Location: North Cascades Highway –Rainy Pass
Land Agency: Okanogan-Wenatchee National Forest
Roundtrip: 7.2 miles
Elevation Gain: 2,000 feet
Green Trails Maps: Mount Logan, WA- No. 49, Washington Pass, WA- No. 50
Access: From I-5 north (Exit 230 ) in Burlington, head east on SR 20 (North Cascades Highway) for 98 miles to Rainy Pass near Milepost 158. Turn right into the Rainy Pass Picnic Area for trailhead.
Contact: Methow Valley Ranger District: Okanogan-Wenatchee National Forest
Good to Know: dog friendly, kid-friendly, exceptional wildflowers in season. Exceptional autumn colors
Among all of the supreme hikes on the breathtaking North Cascade Highway, the Maple Pass Loop is perhaps the absolute best! In just seven non-repeating miles you’ll traverse majestic old-growth forest, resplendent alpine meadows, and enticing open ridges granting stunning North Cascades vistas. And if you love wildflowers, Maple Pass’s annual floral show is one of the finest in Washington.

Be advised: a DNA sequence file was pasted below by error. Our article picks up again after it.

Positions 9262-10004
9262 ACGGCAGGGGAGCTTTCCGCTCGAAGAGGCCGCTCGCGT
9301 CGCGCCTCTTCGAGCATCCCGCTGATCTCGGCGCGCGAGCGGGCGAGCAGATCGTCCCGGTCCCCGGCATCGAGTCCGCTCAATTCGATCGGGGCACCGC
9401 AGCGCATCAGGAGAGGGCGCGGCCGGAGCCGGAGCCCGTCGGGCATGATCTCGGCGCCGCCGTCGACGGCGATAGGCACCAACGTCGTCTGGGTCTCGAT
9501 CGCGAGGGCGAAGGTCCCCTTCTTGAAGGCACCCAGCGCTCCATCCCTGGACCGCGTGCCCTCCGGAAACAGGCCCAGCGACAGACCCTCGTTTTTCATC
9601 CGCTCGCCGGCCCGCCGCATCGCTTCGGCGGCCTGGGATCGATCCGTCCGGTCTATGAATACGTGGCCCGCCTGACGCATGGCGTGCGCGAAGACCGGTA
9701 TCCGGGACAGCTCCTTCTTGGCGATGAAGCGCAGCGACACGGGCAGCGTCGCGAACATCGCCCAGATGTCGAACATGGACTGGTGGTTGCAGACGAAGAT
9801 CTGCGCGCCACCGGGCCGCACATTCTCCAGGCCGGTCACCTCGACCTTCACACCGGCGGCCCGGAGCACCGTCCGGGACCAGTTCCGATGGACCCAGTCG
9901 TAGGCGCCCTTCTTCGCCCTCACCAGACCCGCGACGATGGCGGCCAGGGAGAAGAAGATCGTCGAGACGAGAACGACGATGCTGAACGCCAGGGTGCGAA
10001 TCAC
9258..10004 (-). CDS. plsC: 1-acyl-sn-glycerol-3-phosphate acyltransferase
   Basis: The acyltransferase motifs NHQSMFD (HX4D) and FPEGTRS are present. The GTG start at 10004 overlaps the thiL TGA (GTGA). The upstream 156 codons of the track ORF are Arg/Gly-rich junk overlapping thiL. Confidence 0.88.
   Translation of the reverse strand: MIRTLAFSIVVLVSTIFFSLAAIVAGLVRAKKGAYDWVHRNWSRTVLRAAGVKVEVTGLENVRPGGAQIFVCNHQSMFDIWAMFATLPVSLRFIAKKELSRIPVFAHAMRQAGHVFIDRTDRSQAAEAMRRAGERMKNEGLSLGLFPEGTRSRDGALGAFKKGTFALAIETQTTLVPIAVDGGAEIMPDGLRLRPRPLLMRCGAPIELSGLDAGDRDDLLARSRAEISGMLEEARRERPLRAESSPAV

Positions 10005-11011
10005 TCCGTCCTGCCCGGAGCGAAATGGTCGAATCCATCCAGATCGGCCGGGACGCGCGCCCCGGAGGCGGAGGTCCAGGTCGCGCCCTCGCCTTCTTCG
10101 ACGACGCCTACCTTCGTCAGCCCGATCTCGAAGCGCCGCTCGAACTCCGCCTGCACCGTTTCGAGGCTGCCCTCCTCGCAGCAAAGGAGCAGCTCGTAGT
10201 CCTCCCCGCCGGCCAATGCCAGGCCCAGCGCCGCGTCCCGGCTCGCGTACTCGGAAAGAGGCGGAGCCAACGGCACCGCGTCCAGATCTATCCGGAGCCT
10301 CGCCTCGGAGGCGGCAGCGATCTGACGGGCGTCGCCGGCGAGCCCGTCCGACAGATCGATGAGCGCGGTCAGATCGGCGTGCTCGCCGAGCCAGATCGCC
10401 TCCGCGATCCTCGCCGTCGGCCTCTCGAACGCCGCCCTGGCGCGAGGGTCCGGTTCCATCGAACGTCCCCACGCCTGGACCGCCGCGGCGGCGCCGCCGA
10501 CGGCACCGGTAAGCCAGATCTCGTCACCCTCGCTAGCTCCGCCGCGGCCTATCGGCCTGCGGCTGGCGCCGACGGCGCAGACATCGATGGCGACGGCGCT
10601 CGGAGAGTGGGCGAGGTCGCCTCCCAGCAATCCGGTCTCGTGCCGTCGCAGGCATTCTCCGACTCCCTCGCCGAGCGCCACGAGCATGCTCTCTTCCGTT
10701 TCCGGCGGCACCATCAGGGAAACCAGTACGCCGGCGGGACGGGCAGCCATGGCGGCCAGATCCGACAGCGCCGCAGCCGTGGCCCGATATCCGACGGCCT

For a gentler ascent, hike the loop counter-clockwise. Start by steadily gaining elevation through a stately ancient forest of fir, spruce, and hemlock. Huckleberry bushes crowd the understory, tempting you to join resident birds and ground squirrels for a snack.
At 1.4 miles reach a junction. The trail left leaves for an easy 0.6 mile to Lake Ann tucked in an open cirque beneath towering rock walls laced with cascades. It’s a beautiful side-trip. The loop continues right. Enter subalpine forest and work your way around the cirque cradling Lake Ann.
At 2.5 miles reach Heather Pass where a rough path branches right to Lewis and Wing Lakes. Continue left along the cirque rim through heather and dazzling rock gardens. Lake Ann glistens 1,000 feet straight below. The trail eventually crests an open ridge draped with alpine larch, coming to 6,600-foot Maple Pass at 3.5 miles. There’s still more climbing to do, however. Continue upward topping out on a 6,900-foot shoulder of Frisco Mountain. Now savor sublime views of the serrated and icy skyline before you.
The trail then rapidly plunges off the ridge to a hanging valley, but not without traversing yet more glorious meadows and flower gardens. Rainy Lake, 1,700 feet below soon comes into view. So does Frisco’s glaciers. It’s then a quick descent through hemlock, heather, and huckleberry to the paved Rainy Lake Trail. Follow it left for a half mile back to your start.
For information on nearby family friendly lodging and things to do, consult Northwest TripFinder